During the sunny season, we all scream for ice cream, and we buy one despite long cues.
But it's just while you're waiting and deciding the flavour you'll have, that you may think: do I really want it? We're in the swimming suit season, and we all like to look great on in. So there are two possibilities: eat it anyway and then feel guilty, or not eat it at all. Having regrets about what you ate is a very uncomfortable situation. The second option is hard too because it means to step out of the cue, pull straight, and look at the ground every time you meet someone with a cone.
However, there is a third option, the balanced one, that combines taste, health and pleasure. A good ice cream, eaten in a healthy context, can be enjoyed with serenity when there is a real desire for one.
So, what do we intend as "balanced context"?. First of all, it includes physical exercise and sport within everyday life. Then comes nutrition, which must be analysed in the general and specific situation of each person.
Try asking yourself: Why do I want an ice cream? Is it because I didn't have breakfast? Did I eat enough fruit and vegetables? Did I properly combine carbohydrates and proteins? Or perhaps because I didn't eat enough in the previous meal, and now I'm so hungry that I could eat a horse. The answers to these questions describe your dietary behaviours that have a crucial relationship with the desire for sweets and with the compulsive search for food. You should consider integrating these and other simple habits to your daily routine if you decide to do good for your body and your serenity.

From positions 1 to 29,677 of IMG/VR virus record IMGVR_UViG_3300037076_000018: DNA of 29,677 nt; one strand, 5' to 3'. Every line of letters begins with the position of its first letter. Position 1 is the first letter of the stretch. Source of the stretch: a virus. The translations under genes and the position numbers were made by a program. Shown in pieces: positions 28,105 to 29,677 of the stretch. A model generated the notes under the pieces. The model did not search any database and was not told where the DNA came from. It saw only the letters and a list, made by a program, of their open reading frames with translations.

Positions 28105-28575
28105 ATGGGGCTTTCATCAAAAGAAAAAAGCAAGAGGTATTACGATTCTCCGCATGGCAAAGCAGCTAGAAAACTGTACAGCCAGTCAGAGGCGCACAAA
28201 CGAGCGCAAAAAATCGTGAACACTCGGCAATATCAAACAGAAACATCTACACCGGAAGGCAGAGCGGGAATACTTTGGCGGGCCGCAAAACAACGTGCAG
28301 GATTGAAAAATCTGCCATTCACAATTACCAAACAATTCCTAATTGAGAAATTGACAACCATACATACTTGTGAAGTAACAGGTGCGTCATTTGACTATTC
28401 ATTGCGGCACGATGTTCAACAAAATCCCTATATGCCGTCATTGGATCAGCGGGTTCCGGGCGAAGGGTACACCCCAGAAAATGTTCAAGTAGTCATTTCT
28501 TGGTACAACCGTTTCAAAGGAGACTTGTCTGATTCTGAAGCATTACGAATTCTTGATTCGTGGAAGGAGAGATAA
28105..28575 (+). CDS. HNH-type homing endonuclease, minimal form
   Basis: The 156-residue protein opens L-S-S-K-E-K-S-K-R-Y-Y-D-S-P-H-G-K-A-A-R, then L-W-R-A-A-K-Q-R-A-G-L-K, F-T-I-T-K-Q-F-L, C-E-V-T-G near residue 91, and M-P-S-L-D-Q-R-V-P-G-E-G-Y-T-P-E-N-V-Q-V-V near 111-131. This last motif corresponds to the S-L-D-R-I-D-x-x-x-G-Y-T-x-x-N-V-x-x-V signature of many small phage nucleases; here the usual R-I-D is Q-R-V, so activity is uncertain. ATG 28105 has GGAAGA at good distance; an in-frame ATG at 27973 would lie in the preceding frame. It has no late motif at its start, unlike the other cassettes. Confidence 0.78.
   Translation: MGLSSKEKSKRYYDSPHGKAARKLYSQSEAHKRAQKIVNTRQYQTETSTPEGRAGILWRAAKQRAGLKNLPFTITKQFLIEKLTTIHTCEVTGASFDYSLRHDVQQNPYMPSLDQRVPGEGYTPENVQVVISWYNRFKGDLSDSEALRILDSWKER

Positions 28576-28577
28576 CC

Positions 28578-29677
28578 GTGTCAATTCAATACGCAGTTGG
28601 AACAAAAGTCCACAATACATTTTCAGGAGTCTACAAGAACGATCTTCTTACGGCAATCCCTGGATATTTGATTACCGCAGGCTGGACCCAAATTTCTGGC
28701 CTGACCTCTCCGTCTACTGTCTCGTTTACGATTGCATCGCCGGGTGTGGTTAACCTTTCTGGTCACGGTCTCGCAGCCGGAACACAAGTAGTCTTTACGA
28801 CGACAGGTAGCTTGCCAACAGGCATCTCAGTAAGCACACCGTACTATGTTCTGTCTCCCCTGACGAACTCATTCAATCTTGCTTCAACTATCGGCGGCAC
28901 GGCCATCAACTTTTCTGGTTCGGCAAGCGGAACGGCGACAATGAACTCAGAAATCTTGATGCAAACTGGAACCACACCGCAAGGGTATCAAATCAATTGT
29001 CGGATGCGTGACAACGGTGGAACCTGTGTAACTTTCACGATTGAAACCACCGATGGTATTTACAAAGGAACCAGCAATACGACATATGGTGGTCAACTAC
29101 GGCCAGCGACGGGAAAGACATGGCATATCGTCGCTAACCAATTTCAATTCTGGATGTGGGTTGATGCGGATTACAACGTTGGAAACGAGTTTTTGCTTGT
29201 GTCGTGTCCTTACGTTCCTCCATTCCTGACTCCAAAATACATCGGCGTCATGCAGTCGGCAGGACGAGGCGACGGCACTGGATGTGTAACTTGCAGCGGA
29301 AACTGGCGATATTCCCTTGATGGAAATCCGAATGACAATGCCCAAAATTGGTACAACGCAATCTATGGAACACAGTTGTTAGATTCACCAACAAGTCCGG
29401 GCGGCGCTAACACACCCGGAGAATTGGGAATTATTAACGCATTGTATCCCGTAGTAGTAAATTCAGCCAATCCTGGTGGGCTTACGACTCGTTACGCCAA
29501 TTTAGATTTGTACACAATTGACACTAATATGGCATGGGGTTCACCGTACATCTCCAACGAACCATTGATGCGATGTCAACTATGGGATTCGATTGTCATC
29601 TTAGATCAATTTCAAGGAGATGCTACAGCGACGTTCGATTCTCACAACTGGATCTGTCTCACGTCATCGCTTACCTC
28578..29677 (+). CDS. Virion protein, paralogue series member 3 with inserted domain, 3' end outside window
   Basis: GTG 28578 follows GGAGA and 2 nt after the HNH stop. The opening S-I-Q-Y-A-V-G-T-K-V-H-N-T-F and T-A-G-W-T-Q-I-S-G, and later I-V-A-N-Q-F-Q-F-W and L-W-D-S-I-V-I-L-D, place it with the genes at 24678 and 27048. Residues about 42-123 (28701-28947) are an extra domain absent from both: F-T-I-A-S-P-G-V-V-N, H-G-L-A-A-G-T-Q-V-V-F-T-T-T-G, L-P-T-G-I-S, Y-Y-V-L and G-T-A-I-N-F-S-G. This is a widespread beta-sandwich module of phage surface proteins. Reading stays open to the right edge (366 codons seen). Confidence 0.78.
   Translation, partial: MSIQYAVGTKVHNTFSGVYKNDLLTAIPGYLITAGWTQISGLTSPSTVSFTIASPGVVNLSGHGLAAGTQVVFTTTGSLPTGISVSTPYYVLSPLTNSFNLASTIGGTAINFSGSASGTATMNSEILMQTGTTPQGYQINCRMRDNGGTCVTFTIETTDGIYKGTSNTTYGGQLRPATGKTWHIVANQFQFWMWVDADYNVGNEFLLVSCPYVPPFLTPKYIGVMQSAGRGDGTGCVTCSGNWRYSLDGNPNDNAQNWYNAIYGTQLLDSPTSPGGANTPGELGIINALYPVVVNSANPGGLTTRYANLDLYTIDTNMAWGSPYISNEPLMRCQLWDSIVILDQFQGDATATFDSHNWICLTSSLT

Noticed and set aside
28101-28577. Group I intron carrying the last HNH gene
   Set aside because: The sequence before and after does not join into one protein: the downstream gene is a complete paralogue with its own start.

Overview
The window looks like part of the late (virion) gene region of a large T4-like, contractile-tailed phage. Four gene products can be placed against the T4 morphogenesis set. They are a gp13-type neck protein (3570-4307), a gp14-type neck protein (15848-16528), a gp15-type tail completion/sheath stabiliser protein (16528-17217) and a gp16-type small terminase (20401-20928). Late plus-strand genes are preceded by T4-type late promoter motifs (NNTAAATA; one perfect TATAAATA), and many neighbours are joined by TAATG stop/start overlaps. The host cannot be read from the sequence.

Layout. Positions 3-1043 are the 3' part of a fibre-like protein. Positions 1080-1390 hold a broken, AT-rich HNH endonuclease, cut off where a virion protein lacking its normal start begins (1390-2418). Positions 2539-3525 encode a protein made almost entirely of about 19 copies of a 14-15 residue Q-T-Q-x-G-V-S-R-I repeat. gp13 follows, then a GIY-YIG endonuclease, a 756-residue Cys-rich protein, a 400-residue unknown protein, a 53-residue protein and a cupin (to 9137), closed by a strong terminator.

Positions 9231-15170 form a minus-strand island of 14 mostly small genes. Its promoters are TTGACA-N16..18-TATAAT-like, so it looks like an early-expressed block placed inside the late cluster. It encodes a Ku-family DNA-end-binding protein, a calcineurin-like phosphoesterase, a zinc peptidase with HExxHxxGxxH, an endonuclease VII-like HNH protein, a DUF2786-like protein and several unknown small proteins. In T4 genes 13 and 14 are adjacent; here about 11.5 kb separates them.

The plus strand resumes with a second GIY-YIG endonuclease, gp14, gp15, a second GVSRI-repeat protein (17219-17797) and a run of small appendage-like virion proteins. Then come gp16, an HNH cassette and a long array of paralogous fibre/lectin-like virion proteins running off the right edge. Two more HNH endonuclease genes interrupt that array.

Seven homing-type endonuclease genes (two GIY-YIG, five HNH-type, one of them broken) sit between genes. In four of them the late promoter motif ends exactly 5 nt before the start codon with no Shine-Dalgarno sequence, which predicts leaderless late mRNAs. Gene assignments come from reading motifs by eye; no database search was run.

Let's say you are in an optimal situation. You go to the gym every day at least half an hour or minimum an hour three times a week; therefore, your metabolism is active. You eat well, so your organism knows how to manage hunger and hormones adequately. In other words, you have a good breakfast, always combine carbohydrates and proteins and eat fruit and vegetables in abundance. In this case, it will be enough to combine ice cream with a good portion of vegetables and fruit (a salad, an apple, a carrot) and a protein quota that balances the sugar intake. A package of almonds or walnuts at hand, for example, makes the task easier and effectively regulates sugar blood levels. These points incorporate ice cream as a part of a meal that intends to be as complete and balanced as possible. Moreover, you can sit outside and enjoy what's inside your cone or cup with calm and pleasure, even better if in the sun, to stimulate the endogenous production of vitamin D3.
Last but not least, it may be useful to take a look at the ingredients used by your ice cream shop and eventually decide to change it. The essential points in choosing your favourite ice cream place should be good-quality raw materials, fresh ingredients, and a final composition similar to home-made ice cream.
There is a difference between eating ice cream every day and eating it once in a while. It is precisely the distinction between exaggeration and balance.
Nobody says that living in ice cream or that eating it makes you lose weight. But it's nice to know there's a better and healthy way to have it, or any other dessert, with serenity in the appropriate context.
Enjoy your ice cream!